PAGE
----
Components are well made; connectors are simple and appear robust enough to survive the long haul and prolonged use; and, flex and extension cables allow almost any installation configuration on virtually any motorcycle, or other platform.

Outside of a faulty headset flex cable, easily replaced from a spare unit, nothing broke or failed to perform as advertised. Connections are securely made by the DIN plugs, while MOSSCAP end-caps and connection seals keep the elements out.

The ROGER One wired world is good. As a simple and reliable system for rider and intercom user, it is highly recommended. But, if a bit more versatility is desired, venturing into the wireless world is required. Fortunately, that ground has been covered, so stay tuned for Part 2!

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Suggested Retail Price: (Unconfirmed) ROGER One basic kit, ~ $425.00 USD, PowerCom Bluetooth Helmet Set 101 - $304.50 USD; HighVoice Headset (full-face kit) - $139.70 USD; HighSound Headset (recommended kit) - $218.18 USD.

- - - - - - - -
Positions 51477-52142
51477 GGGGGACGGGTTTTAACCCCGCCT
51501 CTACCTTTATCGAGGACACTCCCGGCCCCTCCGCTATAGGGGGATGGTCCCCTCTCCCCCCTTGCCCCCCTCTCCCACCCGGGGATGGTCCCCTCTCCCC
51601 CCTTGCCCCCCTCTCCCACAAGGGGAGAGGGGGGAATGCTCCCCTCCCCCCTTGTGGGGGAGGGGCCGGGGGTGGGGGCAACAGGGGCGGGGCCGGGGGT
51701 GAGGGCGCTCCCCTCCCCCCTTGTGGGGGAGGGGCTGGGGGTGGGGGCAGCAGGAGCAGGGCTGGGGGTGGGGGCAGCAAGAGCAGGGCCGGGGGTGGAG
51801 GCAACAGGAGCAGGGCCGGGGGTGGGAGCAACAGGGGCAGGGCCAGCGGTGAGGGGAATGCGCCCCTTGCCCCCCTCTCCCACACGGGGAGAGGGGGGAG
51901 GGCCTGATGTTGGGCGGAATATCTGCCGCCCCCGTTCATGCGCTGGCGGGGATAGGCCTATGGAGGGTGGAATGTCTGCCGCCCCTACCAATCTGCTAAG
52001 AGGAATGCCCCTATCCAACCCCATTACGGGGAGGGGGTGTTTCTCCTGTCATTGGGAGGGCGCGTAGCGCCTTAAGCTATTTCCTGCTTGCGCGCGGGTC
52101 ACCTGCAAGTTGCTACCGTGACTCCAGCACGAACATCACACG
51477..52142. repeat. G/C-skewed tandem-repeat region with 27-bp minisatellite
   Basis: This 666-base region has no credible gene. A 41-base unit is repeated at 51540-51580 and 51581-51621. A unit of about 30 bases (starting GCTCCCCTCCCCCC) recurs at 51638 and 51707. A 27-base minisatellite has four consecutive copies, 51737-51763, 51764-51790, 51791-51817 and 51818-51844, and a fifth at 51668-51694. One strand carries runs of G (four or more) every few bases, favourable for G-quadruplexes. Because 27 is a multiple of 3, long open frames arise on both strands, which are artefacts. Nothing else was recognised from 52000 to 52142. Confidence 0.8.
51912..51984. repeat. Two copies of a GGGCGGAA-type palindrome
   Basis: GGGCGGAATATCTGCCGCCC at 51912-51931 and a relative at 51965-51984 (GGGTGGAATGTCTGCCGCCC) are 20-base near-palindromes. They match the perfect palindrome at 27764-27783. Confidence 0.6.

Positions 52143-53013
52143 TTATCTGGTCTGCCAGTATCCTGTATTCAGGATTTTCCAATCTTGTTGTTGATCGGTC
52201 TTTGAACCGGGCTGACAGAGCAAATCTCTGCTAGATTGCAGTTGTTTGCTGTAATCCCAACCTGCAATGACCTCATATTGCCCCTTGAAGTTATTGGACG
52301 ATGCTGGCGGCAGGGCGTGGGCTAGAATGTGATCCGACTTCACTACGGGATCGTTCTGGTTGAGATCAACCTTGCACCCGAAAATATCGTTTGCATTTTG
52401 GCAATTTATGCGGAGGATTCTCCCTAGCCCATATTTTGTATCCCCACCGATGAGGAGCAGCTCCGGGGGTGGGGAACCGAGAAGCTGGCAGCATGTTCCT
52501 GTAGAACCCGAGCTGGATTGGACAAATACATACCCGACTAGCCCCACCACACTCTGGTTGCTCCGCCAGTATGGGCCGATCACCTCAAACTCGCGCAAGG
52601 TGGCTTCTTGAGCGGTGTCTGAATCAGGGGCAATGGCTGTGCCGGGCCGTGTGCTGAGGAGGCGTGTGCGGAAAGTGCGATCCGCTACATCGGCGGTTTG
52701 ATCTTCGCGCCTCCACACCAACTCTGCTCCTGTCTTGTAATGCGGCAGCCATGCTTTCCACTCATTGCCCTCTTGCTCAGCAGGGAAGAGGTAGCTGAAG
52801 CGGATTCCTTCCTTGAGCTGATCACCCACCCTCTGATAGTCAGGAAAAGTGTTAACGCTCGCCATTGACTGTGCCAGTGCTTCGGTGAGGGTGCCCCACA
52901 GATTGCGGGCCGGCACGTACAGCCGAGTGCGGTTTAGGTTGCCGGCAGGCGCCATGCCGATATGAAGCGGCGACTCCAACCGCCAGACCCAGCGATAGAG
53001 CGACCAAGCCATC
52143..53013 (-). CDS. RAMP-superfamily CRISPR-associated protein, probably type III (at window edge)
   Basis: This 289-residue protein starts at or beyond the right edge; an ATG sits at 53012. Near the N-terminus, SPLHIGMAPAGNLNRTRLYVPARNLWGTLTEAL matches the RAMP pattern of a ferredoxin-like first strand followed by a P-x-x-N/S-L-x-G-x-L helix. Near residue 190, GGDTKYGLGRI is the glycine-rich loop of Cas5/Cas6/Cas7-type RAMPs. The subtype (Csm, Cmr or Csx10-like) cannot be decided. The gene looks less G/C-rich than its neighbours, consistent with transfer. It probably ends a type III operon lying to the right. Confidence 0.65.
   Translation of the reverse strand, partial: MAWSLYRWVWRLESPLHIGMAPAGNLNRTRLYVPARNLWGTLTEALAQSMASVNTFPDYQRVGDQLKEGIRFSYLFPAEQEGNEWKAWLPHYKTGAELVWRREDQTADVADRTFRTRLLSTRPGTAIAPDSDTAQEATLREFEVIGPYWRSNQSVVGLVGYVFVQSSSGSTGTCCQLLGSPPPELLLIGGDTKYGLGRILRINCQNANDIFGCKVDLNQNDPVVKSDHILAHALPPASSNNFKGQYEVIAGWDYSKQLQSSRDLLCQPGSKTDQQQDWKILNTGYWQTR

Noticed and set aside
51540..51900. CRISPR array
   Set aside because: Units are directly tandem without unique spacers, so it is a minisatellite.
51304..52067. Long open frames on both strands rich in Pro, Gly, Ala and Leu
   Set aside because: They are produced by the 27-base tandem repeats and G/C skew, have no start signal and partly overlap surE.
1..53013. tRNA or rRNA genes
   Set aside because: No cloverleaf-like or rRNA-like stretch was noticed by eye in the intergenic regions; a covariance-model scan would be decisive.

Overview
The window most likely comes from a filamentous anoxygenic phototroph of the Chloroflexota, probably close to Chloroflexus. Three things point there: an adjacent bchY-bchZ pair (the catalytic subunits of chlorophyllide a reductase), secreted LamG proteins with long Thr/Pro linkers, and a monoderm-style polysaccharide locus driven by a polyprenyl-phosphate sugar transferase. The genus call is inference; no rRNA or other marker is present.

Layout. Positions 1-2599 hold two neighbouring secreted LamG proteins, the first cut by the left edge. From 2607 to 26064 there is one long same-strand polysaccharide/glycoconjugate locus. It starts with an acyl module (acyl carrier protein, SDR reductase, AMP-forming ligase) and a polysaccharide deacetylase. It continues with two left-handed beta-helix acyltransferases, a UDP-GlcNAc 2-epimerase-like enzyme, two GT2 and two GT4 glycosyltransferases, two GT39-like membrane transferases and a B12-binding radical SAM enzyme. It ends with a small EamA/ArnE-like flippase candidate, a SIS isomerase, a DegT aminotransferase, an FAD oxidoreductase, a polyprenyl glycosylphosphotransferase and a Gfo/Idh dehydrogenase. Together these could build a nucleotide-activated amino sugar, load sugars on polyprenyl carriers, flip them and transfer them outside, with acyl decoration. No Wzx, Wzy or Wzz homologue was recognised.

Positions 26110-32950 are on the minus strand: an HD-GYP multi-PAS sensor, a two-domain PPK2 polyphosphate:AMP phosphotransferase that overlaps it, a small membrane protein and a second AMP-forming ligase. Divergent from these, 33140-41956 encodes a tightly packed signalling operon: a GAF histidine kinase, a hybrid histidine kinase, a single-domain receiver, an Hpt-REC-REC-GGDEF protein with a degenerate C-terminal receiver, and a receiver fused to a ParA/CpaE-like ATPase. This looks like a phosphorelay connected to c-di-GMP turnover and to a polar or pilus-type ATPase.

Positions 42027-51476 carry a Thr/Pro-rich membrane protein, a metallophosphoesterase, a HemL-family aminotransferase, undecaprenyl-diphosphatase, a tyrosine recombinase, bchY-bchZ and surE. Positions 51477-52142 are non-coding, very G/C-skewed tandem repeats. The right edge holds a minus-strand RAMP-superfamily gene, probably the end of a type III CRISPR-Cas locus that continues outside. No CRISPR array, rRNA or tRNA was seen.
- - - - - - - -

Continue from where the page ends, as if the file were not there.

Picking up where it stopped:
Colour:  Matte Black Made In:  Germany
Review Date:  April 2008  Certifications:  FCC, IC, CE and Bluetooth Standards  NOTE:  Pricing may fluctuate depending upon the vagaries of currency valuations.
NOTE:  The webBikeWorld intercom evaluators always wear properly fitted ear plugs while riding during the intercom evaluations and this is reflected in thee opinions on sound quality and speaker volume. Your experience may and probably will differ. Always wear high-quality, correctly fitted ear plugs when riding a motorcycle (more).

Note: For informational use only. All material and photographs are Copyright © webWorld International, LLC - 2000-2013. All rights reserved. See the webBikeWorld® Site Info page. NOTE: Product specifications, features and details may change or differ from our descriptions. Always check before purchasing. Read the Terms and Conditions!

Your Comments and Feedback

Please send comments to
Comments are ordered from most recent to oldest.
Not all comments will be published (details).  Comments may be edited for clarity prior to publication.

From "I.F." (1/09):  " Could you clarify couple of things about AKE PowerCom system?

1. Does PB-HC2 Bluetooth module which pairs with Bluetooth helmet headset supports A2DP protocol? According to the comments on your  website, it does NOT, but the author of this AKE review claims that it does.

Because to me it's a very important feature, I need to be 100% sure.